Agoraphobic Origami

 

Issues I have with myself are too numerous, sometimes the list feels ever growing. Growing up was one of them, I wanted to be Peter Pan in NeverLand.

When I grew enough I reached a point where I wanted to be smaller, to fit within the bounds of what I deemed as acceptable; what I saw as reasonable. I couldn’t, or it didn’t work well. It wasn’t the correct course, and I knew it wasn’t.

So I took another route, equally wrong but more accessible:

Folding up my whole life to make my presence smaller.
Tucking things in, rolling and crimping, hoping it would turn out beautiful like an origami flower.
It doesn’t. Mine is a crumbled wad of paper with sharp edges poking out; creased and pressed down so tightly that it would hurt fingers to unravel.
I pluck at it, crinkled and strained, fraying. I ease things until I can see the lines of my decisions, smooth it out to try again. It can’t stay unfurled, the accordion jumble pulls the bits that have been tucked the longest back toward the fold. It’s too uncomfortable to sprawl out, so I fold too.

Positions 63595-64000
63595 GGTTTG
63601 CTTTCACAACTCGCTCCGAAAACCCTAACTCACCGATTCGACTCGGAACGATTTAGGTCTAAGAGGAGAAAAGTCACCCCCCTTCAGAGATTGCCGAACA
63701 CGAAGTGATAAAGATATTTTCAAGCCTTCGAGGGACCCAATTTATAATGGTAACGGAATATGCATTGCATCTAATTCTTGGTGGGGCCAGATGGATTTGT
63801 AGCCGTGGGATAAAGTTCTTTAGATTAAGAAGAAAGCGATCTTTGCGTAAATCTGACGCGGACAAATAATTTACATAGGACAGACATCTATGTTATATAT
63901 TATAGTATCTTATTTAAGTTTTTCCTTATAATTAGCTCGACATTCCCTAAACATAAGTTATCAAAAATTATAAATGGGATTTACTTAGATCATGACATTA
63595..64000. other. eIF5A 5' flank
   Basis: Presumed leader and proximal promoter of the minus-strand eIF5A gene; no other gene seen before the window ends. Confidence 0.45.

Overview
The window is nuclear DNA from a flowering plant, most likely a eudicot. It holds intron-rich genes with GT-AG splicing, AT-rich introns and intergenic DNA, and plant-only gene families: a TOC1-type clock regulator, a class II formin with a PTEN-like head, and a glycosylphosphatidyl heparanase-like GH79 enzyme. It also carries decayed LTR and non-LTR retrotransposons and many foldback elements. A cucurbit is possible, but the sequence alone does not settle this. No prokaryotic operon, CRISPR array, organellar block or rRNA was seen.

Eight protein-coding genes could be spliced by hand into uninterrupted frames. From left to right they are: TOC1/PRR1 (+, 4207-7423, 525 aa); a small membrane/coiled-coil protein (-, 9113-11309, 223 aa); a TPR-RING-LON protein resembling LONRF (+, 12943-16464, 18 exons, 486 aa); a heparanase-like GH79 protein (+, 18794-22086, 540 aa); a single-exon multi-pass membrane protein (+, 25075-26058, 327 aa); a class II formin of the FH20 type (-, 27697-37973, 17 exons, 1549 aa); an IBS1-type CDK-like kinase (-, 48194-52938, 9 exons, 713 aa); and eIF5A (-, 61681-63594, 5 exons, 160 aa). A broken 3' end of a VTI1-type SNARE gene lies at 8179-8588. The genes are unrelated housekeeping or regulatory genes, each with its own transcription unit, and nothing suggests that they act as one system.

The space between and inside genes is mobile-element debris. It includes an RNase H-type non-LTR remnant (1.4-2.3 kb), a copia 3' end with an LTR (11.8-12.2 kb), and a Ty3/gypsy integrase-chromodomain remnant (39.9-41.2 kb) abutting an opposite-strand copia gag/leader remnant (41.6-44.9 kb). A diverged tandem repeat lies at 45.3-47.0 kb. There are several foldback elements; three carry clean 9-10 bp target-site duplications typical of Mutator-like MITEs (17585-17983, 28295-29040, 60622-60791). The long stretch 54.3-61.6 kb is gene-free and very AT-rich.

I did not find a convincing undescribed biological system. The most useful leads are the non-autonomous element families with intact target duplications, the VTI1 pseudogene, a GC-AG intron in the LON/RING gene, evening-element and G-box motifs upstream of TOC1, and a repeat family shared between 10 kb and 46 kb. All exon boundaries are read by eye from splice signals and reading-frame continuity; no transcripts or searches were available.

Inwards pulling the blanket over my head, my life just the covers, just my dreams and my bed. Tuck myself in where the edges are soft and it doesn’t matter if I’m not beautiful enough.
Tangled from tussling in my sleep, I wake at last; I could go out, reach out.
Looking out the window I finally feel small, it’s not in the way I’d hoped.

Instead I learn to hope in new ways. This world is something I want to be apart of, my dreams still glittering at the edge of my vision waiting to be chased. A paper airplane can be made of the crummiest newspaper and still fly, I could still soar. Even if I can’t, a ball of paper can be rolled down a hill. I will roll if I can’t fly.

(My brain rhymes it: Roll or Fly, I’m gonna Try. )

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